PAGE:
Having to balance a budget where art is a line item can be a challenging proposition, and putting a price tag on art education can be like appraising the value of love or soul. This is about something greater than balancing career opportunities. Art is a place where some kids actually find meaning in their overall life. A creative experience cannot be evaluated with ordinary metrics as its success cannot be measured in dollars and cents. Yet, the power of art can move human beings and sometimes it even saves lives. When I think back on my four years at Grand Island High School, I can tell you with certainty, it was the art room with Bill Maggio where I found refuge. This is where my adolescent character was given the needed space to be awakened.
    Later this week I’ll be back on Grand Island to celebrate my mother’s 99th birthday. She taught at Grand Island High School and continues to live on Whitehaven Road in the family home I grew up in. She still goes to Tops where people regularly stop her to say how their art experience in her class room continues to be meaningful to them to this day.
    Educating kids is about legacy. We have to ask, what kind of community do we want to create for the next generation. I want these kids to become adults that are rich in purpose, that are driven by care and concern for other human beings. I have to imagine what might have turned out differently for me without the great art department of the 1970s at GIHS.
* Would I have created the Common Ground World Project at the United Nations in New York?
* Would my artwork be in the collections of fifty museums in many countries?
* Would my artwork be hanging outside of the auditorium at GIHS?
    I urge you to please reconsider the importance of the arts at Grand Island High School. At a time when the world has gone digital, our kids need less time in front of screens. More than ever they need tangible studio art. Please keep our wonderful art programs intact. Our legacy depends on it!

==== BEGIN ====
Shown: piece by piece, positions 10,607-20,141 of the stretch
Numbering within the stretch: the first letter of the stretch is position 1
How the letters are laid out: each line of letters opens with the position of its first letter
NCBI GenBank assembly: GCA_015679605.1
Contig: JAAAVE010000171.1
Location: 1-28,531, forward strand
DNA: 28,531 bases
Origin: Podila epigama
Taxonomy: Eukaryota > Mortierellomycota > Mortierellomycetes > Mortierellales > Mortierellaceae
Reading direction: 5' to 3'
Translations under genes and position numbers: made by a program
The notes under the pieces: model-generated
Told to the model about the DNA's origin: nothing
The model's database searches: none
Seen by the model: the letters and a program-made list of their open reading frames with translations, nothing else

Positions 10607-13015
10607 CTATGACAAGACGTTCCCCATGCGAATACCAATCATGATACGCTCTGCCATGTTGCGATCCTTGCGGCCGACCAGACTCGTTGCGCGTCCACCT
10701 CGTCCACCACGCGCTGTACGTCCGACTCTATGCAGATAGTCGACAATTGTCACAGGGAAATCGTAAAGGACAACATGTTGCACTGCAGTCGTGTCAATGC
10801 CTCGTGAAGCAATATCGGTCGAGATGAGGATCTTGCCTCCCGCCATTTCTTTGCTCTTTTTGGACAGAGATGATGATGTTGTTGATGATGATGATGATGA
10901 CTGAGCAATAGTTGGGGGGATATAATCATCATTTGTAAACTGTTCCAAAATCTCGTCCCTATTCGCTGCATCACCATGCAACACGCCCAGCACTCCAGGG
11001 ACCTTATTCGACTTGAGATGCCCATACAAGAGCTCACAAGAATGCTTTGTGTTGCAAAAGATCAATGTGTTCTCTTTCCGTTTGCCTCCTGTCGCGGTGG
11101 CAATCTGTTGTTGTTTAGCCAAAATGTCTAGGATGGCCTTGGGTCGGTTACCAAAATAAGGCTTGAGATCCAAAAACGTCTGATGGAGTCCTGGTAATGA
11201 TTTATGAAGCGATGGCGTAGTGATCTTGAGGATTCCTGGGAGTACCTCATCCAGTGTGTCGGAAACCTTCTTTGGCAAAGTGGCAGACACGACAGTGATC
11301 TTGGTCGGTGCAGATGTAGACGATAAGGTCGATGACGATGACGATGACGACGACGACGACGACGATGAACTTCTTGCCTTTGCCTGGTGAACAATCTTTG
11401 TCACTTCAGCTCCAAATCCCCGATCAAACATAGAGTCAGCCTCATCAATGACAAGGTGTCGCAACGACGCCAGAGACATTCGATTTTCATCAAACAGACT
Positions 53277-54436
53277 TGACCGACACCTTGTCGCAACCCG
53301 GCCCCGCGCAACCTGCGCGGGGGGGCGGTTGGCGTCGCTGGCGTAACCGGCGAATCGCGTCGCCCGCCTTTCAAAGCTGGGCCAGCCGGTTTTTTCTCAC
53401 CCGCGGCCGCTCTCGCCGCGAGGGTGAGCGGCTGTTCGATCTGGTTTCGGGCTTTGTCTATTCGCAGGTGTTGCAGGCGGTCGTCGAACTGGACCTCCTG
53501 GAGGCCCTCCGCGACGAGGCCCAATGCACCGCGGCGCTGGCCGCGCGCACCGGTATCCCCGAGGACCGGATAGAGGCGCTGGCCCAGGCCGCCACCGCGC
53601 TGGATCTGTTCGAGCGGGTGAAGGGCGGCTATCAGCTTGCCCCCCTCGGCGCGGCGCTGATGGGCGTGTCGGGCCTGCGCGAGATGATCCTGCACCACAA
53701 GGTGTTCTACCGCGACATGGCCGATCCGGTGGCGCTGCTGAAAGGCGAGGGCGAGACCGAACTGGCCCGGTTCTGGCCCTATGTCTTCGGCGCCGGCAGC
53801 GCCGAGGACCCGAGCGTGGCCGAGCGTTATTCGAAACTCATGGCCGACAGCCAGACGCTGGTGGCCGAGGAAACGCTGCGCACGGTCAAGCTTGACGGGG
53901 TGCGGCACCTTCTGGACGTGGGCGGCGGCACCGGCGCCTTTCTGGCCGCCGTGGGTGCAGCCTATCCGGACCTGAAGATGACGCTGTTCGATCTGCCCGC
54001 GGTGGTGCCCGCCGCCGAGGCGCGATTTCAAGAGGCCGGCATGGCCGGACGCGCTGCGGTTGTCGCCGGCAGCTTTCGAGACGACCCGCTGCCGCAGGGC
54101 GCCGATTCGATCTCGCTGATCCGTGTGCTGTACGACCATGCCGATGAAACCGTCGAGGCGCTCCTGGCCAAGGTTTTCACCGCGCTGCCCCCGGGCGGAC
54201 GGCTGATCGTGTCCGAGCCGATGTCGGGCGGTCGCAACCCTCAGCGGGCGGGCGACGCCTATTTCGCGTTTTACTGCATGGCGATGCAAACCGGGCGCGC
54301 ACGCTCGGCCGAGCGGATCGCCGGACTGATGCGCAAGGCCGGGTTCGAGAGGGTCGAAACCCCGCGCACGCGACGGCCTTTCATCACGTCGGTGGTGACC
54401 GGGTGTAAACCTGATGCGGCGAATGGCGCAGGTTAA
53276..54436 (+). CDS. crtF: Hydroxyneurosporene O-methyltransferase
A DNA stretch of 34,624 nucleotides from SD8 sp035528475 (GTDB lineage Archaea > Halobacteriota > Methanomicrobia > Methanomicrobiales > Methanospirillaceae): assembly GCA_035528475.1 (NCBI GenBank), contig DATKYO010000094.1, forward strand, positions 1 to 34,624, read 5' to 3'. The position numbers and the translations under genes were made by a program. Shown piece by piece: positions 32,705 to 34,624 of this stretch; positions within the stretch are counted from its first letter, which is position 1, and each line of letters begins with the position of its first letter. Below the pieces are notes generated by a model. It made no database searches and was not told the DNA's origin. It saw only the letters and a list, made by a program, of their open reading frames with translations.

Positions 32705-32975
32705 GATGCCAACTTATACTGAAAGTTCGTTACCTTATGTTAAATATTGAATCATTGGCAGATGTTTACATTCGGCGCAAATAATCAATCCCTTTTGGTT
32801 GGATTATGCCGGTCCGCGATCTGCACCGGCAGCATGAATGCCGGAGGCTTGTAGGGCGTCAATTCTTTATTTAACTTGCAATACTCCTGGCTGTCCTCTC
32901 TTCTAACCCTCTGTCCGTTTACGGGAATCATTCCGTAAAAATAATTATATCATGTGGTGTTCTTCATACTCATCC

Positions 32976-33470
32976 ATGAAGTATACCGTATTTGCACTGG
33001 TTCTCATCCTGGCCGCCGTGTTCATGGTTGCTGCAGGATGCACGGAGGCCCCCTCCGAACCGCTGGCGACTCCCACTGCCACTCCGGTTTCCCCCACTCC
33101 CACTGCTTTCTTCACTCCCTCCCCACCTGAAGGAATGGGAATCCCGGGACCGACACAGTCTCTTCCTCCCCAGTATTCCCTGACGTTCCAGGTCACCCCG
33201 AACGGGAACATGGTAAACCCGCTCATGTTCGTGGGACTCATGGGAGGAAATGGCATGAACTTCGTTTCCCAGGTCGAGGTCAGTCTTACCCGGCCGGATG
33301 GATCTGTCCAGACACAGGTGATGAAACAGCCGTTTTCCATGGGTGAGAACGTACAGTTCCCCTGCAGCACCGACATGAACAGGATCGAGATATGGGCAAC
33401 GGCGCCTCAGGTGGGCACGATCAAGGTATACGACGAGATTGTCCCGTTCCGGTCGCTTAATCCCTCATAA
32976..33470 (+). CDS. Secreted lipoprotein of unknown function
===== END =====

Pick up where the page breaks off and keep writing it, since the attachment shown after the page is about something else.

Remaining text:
Neil Tetkowski


Thank You Island Neighbors - May 2022

    Grand Islanders - On behalf of the entire Board of Directors, I would like to thank you for your bountiful contributions this past weekend with the Letter Carriers’ food collection that benefited our organization.
    Through your amazing generosity, we are well postured to support our neighbors who require assistance through the summer and into the fall. Of course, we could not have done it without the superb efforts of our Grand Island Letter Carriers who collected and brought all the food to our pantry. Please join us in thanking them for what they do each and every day, and especially their extra effort and selfless service in gathering the food donations this past Saturday.
    We would also like to thank the Kiwanis Club, representatives from Grand Island High School, and all our volunteers who spent hours organizing and sorting the food. Thank you once again Grand Island for your continued support of the Neighbors Foundation as we remain committed to providing confidential food assistance to our neighbors. If you need assistance, please contact us at 716-775-7998.
David Conboy
Grand Island Neighbors Foundation


Please Vote! - May 2022

    Next Tuesday, May 17th, is the date for the School District budget vote and the vote for two Trustees. Your vote matters. The vote takes place at the High School between 8am and 9pm.